1. PRC Energy Security and US Policy
The National Bureau of Asian Research (K. Lieberthal, M. Herberg, “NBR ANALYSIS. CHINA’S SEARCH FOR ENERGY SECURITY: IMPLICATIONS FOR U.S. POLICY,” April 2006) released this report which “examines China’s global search for energy security, draws implications for U.S. global energy and security interests, and recommends policies that will allow the United States to respond more effectively to China’s expanding global energy impact.” Further, “this paper proposes a sober U.S. policy that will enhance trust and strengthen multilateral, regional, and bilateral cooperation on energy issues.”
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2. NE Asia Refining Industry Outlook
The Institute of Energy Economics, Japan (Kensuke Kanekiyo, ” NORTHEAST ASIA REFINING INDUSTRY OUTLOOK,” June 2006) released this presentation in response to the need for expanded and upgraded NE Asian refining capacity in this era of PRC driven growth in demand for oil. The author notes that refineries should prepare for an increase of imported crude and the need for deep-water ports, more sophisticated facilities for cracking and desulfurization, and oil stock piling against import disruptions. Further, refining business trends are expected to include oil demand convergence to lighter products and increased availability of middle distillates from Japan and Korea.
3. Foreign Bids for Exploration in PRC
Agence France Presse (“CHINA TO ALLOW FOREIGN EXPLORATION IN KEY OIL, GAS BLOCKS,” July 14, 2006) reported that PRC will allow foreign companies a rare chance to conduct exploration for oil and gas in parts of the resource-rich Tarim Basin in the northwest of the country, the country’s top energy company said Friday. The China National Petroleum Corp (CNPC), the nation’s largest oil and gas producer, said it will invite bids from foreign companies for exploration in nine potential oil and gas blocks in the basin.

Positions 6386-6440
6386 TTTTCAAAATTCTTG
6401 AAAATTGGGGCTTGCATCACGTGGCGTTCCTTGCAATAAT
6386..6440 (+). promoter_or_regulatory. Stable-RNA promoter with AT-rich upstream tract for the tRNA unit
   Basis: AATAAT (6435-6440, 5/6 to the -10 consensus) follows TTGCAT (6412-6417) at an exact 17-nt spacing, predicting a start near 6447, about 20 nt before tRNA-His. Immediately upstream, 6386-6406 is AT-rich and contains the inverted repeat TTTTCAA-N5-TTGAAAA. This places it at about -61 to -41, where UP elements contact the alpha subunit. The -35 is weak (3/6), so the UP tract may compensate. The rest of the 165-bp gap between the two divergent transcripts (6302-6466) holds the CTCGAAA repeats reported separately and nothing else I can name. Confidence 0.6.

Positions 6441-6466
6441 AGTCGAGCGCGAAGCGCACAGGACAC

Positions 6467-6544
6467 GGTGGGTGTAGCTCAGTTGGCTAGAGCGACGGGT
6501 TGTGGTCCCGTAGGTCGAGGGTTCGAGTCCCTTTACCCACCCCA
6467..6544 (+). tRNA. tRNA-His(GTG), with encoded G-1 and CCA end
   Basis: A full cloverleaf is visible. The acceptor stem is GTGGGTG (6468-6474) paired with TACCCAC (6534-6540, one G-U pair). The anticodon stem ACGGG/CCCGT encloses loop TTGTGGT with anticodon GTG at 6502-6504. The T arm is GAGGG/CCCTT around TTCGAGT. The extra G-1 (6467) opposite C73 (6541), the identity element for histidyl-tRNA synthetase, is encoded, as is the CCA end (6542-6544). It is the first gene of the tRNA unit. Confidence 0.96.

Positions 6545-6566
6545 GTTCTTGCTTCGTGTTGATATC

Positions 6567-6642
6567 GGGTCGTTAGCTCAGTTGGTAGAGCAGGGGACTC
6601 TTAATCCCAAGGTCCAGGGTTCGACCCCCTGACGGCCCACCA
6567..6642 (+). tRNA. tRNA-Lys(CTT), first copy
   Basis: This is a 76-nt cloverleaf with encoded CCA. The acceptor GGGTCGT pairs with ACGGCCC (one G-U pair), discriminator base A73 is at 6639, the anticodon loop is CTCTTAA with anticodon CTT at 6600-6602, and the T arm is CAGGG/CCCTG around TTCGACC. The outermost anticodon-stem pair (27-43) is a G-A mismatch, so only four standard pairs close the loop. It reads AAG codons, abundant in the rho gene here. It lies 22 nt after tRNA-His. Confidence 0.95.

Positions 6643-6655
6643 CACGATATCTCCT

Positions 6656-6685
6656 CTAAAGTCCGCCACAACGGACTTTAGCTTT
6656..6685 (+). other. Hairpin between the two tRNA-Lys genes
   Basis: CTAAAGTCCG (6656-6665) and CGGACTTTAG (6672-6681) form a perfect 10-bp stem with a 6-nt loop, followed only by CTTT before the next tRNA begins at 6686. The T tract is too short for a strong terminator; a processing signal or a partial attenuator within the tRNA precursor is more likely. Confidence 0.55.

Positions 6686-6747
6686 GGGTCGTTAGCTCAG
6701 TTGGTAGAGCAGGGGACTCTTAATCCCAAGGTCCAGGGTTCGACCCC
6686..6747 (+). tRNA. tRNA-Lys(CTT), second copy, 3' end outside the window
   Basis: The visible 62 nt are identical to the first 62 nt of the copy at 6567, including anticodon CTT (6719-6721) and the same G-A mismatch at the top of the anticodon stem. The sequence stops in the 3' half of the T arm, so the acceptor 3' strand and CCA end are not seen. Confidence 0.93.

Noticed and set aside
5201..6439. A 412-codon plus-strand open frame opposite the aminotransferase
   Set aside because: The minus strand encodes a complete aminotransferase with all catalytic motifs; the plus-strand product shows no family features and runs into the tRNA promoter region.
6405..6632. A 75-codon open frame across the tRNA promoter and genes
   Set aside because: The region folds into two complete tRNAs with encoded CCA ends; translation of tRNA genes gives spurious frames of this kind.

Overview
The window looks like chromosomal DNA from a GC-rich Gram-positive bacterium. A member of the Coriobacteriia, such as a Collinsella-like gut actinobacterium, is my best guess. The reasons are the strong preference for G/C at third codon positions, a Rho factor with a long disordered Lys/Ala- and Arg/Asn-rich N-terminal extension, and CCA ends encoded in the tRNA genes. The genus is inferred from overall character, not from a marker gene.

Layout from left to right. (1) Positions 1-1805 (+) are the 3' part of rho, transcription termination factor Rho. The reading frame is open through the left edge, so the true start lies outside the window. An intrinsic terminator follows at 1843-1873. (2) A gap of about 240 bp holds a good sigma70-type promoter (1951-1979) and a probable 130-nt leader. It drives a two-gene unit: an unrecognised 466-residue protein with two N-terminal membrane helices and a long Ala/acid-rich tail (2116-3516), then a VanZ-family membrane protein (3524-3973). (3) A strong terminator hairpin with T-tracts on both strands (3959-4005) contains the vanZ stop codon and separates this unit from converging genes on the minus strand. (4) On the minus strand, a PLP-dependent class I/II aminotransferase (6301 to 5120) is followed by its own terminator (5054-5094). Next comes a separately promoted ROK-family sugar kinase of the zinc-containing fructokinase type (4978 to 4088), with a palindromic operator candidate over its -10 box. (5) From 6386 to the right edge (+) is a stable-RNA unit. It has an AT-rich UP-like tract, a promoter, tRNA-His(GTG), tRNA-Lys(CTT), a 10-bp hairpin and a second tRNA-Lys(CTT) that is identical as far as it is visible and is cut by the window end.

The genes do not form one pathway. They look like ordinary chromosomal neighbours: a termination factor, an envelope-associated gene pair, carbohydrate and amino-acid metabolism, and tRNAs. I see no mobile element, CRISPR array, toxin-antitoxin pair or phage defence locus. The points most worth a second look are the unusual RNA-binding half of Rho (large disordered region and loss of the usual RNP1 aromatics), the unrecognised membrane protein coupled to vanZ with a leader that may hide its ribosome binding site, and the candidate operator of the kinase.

4. PRC Strategic Oil Reserve Facilities
Agence France Presse (“CHINA TO COMPLETE FOUR STRATEGIC OIL RESERVE FACILITIES THIS YEAR,” July 10, 2006) reported that PRC will complete construction of four strategic oil reserve facilities this year, boosting its storage capacity by up to 12 million tons, state media reported Monday. Ma Kai, minister of the National Development and Reform Commission and director of the National Energy Office, said four petroleum bases with a total storage capacity of between 10 and 12 million tons will be completed this year, Xinhua news agency reported.
5. Kazakhstan-PRC Oil Pipeline
Asia Pulse (“KAZAKHSTAN-CHINA OIL PIPELINE BEGINS COMMERCIAL OPERATIONS,” July 12, 2006) reported that Crude oil from Kazakhstan poured into a petroleum tank in Alataw pass, Northwest China’s Xinjiang Uygur Autonomous Region at 18:45 Tuesday through a cross-border pipeline, marking the beginning of commercial operations for PRC’s first direct oil import pipeline. Experts say the move will help enhance PRC’s oil supply and provide an ideal outlet for Kazakhstan’s oil exports.
6. PRC Fuel Alternatives
Xinhua News Agency (“CHINA TO DEVELOP COAL GAS AS DIESEL ALTERNATIVE,” July 12, 2006) reported that the PRC government is to support the development of dimethyl ether (DME), a gas derived from coal, as a possible alternative to diesel. A circular from the National Development and Reform Commission (NDRC) said standards for the use of DME as a civil fuel were being drawn up. A gas under normal pressure and temperature, DME could be compressed into a liquid and used as an alternative to diesel. Its low emissions made it relatively environmentally friendly.
7. Japan-Russian Oil Pipeline
Agence France Presse (“STATE GUARANTEES ON PIPELINE TO JAPAN ‘INAPPROPRIATE’: PUTIN,” July 16, 2006) reported that Russia considers it “inappropriate” to offer state guarantees sought by Japan on the Siberia-Pacific pipeline project, Russian President Vladimir Putin said here late Saturday. “The Japanese want an inter-governmental accord, while we consider this to be a commercial project. It is inappropriate to give state guarantees,” the Russian leader told a news conference on the sidelines of the G-8 summit he is presiding over in Saint-Petersburg. Putin confirmed during a visit to Tokyo last November that Japan would have access to central Siberia’s oil resources by way of the future pipeline.
8. G8 Energy Policy
Agence France Presse (C. Boian, “G8 PUSHES OPEN MARKETS TO EASE ENERGY SECURITY FEARS,” July 16, 2006) reported that eight world powers pledged Sunday to promote “open, transparent” energy markets in a step that may ease friction between Russia and European consumers of its vast energy resources. They also vowed to pursue development of alternative energy sources, including nuclear power, to address “serious and linked challenges” in the energy sector including soaring oil prices and limited fossil fuel reserves. “Ensuring sufficient, reliable and environmentally responsible supplies of energy at prices reflecting market fundamentals is a challenge for our countries and for mankind as a whole,” G8 leaders said in a statement.